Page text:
Why sharing stories of the pandemic is good for us
From an article by Psychology Today
We are all experiencing the pandemic in similar ways across generations. Does the fact that we are experiencing and expressing so much anxiety mean that we should not talk about it to each other? More especially, does it mean that parents should try to “shield” their children from this stress and simply not talk about pandemic worry? The answer is absolutely not.
Research from The Family Narratives Lab at Emory University, Atlanta, has found that parentally guided reminiscing about stressful and challenging events helps children understand and cope with difficult emotional experiences.
New research findings from the Growing Up New Zealand study confirm and extend these findings. Growing Up New Zealand is an amazing longitudinal study of 6000 children growing up in New Zealand beginning at birth. The mothers and children were asked to reminisce about a negative event, a time that they had a conflict with someone or were disappointed. Parents who engaged in the reminiscing conversations in more elaborative ways, asking more open-ended questions (e.g., What happened then? What else do you remember?) had children with fewer emotional problems and better prosocial skills, skills like empathy and perspective-taking.
More specifically, parents who guided their children to a resolution of the challenging experience had children with fewer externalizing behaviors (anger, aggression) and lower depression scores. So parents who help their children to coherently structure, understand, and resolve difficult emotional experiences help their children build positive skills and experience fewer emotional problems.
But what about talk specifically about the pandemic? Is this too stressful as it is still ongoing?
A study was made involving almost 1400 U.S. and Canadian parents, first responding to an online survey just weeks after lockdown and then again 6 months later. Those parents that did not think it was a good idea to talk about the pandemic or to bring up feelings of anxiety or fear in conversations with their children, had children who, 6 months later, were showing higher levels of anxiety and internalizing (depression, withdrawal) and externalizing problems than children of parents with an active communication style.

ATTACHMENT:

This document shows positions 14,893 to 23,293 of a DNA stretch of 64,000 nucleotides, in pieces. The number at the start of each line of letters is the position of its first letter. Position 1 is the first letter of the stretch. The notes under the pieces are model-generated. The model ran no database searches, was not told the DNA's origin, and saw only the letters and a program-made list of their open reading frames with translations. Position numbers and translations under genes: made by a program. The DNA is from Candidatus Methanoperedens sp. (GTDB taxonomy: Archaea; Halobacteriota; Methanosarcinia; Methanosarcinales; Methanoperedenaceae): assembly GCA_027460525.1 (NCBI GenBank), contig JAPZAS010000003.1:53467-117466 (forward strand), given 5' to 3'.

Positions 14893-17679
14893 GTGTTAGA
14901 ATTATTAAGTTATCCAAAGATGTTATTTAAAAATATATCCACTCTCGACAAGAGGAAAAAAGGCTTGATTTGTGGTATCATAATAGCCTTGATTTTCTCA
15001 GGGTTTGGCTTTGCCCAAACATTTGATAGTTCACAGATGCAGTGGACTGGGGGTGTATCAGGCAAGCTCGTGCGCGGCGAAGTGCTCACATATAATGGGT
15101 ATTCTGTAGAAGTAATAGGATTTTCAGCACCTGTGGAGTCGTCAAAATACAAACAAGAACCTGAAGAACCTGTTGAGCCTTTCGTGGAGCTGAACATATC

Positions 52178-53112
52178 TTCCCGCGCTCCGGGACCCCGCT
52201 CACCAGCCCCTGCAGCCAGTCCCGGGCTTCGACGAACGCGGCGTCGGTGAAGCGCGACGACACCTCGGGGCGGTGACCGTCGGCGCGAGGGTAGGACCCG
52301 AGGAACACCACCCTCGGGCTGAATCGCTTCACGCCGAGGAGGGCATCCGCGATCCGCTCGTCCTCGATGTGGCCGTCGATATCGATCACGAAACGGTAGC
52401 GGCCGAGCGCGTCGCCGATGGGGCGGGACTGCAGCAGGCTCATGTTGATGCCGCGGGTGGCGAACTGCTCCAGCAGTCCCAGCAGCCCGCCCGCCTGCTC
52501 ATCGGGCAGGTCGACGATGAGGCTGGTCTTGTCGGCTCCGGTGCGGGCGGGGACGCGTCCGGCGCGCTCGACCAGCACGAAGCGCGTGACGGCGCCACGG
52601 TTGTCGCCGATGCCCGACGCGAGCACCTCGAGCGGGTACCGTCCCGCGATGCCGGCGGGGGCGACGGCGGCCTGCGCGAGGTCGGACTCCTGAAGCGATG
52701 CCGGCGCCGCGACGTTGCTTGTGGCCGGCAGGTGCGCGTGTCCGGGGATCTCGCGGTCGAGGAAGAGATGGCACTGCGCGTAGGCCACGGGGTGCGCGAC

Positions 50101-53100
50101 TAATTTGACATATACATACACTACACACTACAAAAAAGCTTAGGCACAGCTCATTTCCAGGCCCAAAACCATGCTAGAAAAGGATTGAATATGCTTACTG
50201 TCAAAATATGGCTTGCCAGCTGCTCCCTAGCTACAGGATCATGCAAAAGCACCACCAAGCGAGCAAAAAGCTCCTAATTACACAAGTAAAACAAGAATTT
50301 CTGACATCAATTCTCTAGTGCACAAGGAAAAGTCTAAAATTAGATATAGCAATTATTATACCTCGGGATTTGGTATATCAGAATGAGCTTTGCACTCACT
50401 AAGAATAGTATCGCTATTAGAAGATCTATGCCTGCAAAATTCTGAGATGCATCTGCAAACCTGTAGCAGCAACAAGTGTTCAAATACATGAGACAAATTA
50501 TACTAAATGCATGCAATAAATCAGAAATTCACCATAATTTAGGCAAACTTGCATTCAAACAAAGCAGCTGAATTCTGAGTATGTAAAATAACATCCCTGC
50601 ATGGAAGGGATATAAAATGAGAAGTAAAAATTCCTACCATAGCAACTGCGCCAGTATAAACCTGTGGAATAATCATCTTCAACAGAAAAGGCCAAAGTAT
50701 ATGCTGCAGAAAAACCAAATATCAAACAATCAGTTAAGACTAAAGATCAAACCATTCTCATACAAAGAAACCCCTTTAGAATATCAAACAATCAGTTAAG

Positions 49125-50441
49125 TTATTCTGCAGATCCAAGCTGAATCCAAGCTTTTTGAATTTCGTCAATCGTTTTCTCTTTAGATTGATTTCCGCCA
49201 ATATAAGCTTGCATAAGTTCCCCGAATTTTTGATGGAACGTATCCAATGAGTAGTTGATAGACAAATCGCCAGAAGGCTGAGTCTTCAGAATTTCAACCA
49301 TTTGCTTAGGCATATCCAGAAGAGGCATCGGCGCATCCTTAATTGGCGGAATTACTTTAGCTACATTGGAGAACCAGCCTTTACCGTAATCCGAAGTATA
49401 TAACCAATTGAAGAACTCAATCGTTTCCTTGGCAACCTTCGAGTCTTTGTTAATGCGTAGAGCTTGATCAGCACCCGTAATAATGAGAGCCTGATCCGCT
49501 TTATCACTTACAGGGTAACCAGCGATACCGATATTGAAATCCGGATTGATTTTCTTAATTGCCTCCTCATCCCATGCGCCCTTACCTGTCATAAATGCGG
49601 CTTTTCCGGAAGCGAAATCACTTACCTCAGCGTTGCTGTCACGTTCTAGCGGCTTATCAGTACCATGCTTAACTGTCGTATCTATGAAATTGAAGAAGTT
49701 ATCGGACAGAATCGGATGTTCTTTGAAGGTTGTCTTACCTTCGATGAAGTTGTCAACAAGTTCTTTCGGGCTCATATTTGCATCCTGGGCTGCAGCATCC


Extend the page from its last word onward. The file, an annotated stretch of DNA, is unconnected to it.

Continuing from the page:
Parents can easily be more elaborative in their reminiscing style. When parents of 2 year olds were simply asked to:
Praise your child’s responses.
Follow in on your child’s responses with related questions.
If your child doesn’t respond, rephrase your questions with new information.
Keep it fun!
Twenty years on, children of the parents who were more elaborative had more coherent memories of their own experiences. Even more interesting, they had higher self-esteem, higher sense of well-being, and lower depression. That simple intervention in early childhood had such long-term effects.
So, what does all this tell us? Clearly, we crave social interaction and lament the isolation the pandemic has caused, and we worry about the future. But talking with others about it helps. Children especially may need the guided structure of parents to help them create a narrative that is more detailed, more coherent, and has some resolutions. We need to talk to each other, to our families, and to our children about what we are experiencing in order to process and cope with the challenges all of us are facing.
Read the full article here.
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